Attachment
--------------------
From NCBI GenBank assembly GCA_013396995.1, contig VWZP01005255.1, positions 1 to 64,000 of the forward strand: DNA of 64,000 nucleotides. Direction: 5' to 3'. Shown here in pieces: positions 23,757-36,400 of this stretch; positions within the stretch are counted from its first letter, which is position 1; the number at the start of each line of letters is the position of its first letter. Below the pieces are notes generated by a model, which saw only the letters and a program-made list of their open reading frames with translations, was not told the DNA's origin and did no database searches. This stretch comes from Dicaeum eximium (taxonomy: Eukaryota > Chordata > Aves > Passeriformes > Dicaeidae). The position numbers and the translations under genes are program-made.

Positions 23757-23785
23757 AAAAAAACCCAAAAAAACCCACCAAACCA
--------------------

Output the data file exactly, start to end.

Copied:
From NCBI GenBank assembly GCA_013396995.1, contig VWZP01005255.1, positions 1 to 64,000 of the forward strand: DNA of 64,000 nucleotides. Direction: 5' to 3'. Shown here in pieces: positions 23,757-36,400 of this stretch; positions within the stretch are counted from its first letter, which is position 1; the number at the start of each line of letters is the position of its first letter. Below the pieces are notes generated by a model, which saw only the letters and a program-made list of their open reading frames with translations, was not told the DNA's origin and did no database searches. This stretch comes from Dicaeum eximium (taxonomy: Eukaryota > Chordata > Aves > Passeriformes > Dicaeidae). The position numbers and the translations under genes are program-made.

Positions 23757-23785
23757 AAAAAAACCCAAAAAAACCCACCAAACCA